Aircraft companies are scrambling to make flying cars a reality, and Samson Motors has joined the trend by introducing the world's first flying sports car dubbed the Samson Switchblade. The Oregon-based company explained that the three-wheeled flying car features a two-seater capacity and measures 5.1 meters long on the ground. The aircraft firm added that Switchblade also has extendable wings and a retractable tail that fold out, which would then extend the car's length to 6.2 meters. This means that the car is suitable both on the road and in the sky.
The company discussed that the Switchblade's top speed on the ground is 160 kilometers per hour, while the speed can be further extended to 320 km/hour when airborne. The flying car was designed to be powered by a 190 bhp liquid-cooled 1.6-liter V4 engine, and may last around 60 hours of flight time. According to a company spokesperson, this gives the car a range of about 450 miles from the 113-liter fuel tank. However, reports revealed that the Switchblade can't takeoff from the road and will need to be flown from regular airports, unlike vertical take-off and landing aircraft.
Samson Switchblade is set for a 2018 release. According to reports, the aircraft may require driving licence for road use, and a private pilot’s licence during flight. Reports also explained that up to 51 percent of the aircraft should be built by the owner. However, users may opt for company assistance that will develop the aircraft for three weeks at a Samson Build Assist Centre at a hefty price tag of more than $20,000.00.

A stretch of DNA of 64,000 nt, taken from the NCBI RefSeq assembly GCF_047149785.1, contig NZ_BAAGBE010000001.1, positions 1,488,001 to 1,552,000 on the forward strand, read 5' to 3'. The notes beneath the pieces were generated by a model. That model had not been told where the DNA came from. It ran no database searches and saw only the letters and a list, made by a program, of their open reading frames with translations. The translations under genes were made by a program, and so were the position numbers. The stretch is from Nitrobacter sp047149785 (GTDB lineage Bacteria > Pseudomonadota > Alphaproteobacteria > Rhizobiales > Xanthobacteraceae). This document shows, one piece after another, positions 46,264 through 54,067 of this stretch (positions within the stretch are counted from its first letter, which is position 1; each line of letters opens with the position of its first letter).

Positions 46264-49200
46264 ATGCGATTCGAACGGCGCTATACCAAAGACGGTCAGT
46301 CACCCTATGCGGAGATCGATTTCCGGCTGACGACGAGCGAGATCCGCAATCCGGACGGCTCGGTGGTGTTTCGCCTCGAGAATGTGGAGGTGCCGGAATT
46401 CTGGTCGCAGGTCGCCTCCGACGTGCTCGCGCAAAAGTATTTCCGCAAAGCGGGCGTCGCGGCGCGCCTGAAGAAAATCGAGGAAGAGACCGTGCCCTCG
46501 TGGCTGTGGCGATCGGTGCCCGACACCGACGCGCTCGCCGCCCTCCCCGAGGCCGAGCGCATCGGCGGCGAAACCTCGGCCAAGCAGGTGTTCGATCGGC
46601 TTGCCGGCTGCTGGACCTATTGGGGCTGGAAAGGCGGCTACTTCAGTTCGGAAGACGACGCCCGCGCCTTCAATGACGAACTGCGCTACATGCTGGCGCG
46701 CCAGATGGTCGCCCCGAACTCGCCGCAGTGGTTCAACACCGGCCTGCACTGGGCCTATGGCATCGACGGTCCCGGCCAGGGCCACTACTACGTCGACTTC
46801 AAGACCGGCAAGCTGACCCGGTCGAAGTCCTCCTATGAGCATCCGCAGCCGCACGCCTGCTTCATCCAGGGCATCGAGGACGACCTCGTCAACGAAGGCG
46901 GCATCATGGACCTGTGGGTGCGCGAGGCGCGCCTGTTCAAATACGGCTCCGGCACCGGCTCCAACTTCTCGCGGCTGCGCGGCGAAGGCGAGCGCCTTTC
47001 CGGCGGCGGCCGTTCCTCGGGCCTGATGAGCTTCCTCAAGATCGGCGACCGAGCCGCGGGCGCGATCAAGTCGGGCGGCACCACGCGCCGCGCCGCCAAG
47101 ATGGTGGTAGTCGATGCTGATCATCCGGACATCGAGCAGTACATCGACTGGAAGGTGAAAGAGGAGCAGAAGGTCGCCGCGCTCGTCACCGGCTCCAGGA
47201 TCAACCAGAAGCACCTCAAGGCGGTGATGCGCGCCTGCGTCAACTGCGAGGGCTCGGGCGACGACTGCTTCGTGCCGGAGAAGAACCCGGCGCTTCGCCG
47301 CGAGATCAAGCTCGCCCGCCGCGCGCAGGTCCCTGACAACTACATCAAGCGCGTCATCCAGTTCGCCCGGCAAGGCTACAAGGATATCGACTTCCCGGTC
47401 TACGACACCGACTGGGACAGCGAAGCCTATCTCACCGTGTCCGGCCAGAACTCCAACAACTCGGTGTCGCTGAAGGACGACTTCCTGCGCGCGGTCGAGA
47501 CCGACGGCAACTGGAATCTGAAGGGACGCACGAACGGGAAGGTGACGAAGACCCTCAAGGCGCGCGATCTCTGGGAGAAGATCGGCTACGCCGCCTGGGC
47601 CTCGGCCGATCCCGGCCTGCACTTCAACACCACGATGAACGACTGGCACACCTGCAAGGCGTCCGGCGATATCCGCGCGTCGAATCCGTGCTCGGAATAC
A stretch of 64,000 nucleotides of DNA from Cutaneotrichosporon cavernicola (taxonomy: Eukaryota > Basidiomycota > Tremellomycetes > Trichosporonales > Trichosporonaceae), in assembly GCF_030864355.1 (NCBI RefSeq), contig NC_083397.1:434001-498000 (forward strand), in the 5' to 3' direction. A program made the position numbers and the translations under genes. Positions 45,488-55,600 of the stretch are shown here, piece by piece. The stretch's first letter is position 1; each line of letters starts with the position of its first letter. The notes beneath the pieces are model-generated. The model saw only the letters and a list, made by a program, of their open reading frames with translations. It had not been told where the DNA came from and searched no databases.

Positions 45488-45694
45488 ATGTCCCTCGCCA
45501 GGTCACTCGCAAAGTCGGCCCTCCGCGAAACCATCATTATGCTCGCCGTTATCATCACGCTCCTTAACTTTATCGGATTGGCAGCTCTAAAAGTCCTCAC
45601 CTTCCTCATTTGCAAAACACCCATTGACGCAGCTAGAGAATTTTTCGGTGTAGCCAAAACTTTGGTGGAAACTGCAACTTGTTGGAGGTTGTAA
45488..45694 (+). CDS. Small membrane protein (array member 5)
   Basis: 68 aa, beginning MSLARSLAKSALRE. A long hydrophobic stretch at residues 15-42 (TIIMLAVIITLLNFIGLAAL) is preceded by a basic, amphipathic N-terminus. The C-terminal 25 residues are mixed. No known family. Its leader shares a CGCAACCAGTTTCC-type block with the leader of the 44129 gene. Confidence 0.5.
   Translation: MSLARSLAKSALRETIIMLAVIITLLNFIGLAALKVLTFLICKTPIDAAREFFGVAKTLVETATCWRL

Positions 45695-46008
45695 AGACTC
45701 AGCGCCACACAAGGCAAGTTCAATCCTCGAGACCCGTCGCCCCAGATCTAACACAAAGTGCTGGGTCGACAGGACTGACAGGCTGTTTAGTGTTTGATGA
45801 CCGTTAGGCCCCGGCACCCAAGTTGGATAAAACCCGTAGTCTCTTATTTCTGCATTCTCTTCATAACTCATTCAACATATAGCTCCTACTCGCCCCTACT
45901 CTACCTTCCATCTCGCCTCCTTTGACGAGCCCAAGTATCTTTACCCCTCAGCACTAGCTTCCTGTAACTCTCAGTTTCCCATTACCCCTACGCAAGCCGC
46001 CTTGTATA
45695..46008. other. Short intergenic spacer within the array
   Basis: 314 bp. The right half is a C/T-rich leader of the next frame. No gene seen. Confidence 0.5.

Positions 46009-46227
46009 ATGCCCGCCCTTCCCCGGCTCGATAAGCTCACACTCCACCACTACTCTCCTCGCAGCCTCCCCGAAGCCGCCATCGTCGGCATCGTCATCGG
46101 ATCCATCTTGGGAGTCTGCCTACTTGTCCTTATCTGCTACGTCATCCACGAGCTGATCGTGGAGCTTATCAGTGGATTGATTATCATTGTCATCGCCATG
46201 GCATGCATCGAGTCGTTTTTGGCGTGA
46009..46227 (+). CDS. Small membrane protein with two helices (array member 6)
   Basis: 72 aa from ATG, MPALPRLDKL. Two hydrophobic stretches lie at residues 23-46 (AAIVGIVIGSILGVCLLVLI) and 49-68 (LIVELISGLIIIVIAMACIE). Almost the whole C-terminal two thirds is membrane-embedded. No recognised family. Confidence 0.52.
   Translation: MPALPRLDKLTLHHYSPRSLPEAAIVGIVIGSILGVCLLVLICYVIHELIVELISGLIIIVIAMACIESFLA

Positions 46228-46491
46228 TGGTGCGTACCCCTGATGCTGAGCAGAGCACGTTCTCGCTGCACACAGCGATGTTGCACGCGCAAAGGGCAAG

"You can drive the Switchblade to any public airport to take off, and may land at the same, or any other, public airport. You can also take off and land from any private airport where you have privileges. We have already finished layouts for both hybrid, and electric drive systems pending on an appropriate battery solution," a company spokesperson told Daily Mail online.
Samson Motors joins a slew of companies aiming to produce the world's first flying car. European aerospace giant Airbus is currently developing a self-flying air taxi called Vahana. Reports noted that the Vahana air taxi is designed to be a tilt-wing, multi-propeller craft that can take off and land in tight spaces. It was also revealed that the aircraft is slated to fly about 50 miles before the batteries may require recharging. (Related: Technology from the movies is on the way: A look at the many ways it will change our future.)
"What the industry is telling me is that they would like to remove one of the pilots fairly soon, and re-design the cockpit around a single pilot. There might also be a remote-control pilot on the ground, in case of emergencies, like a heart attack. This remote pilot could monitor many airplanes [at once]...On an average flight, the pilots manually control the plane for about three to six minutes, and the rest is autopiloted because they understand that the autopilot is actually safer," Professor Stephen Rice of the Embry-Riddle Aeronautical University discussed in an NBC News article.
German tech firm Lilium Aviation is also working on a two-seater aircraft designed to take off vertically using 36 powerful electric fan engines installed along its wings. The company's egg-shaped aircraft Lilium was lauded by the European Space Agency (ESA), and is slated for release by 2020. Israel-based Urban Aeronautics, another competitor, also introduced its Cormorant vertical take-off and landing (VTOL) aircraft. The vehicle was designed to carry 1,000 pounds over a distance of 31 miles. The company noted that this feature allows the aircraft to efficiently deliver supplies to war zones and bring wounded soldiers to safety.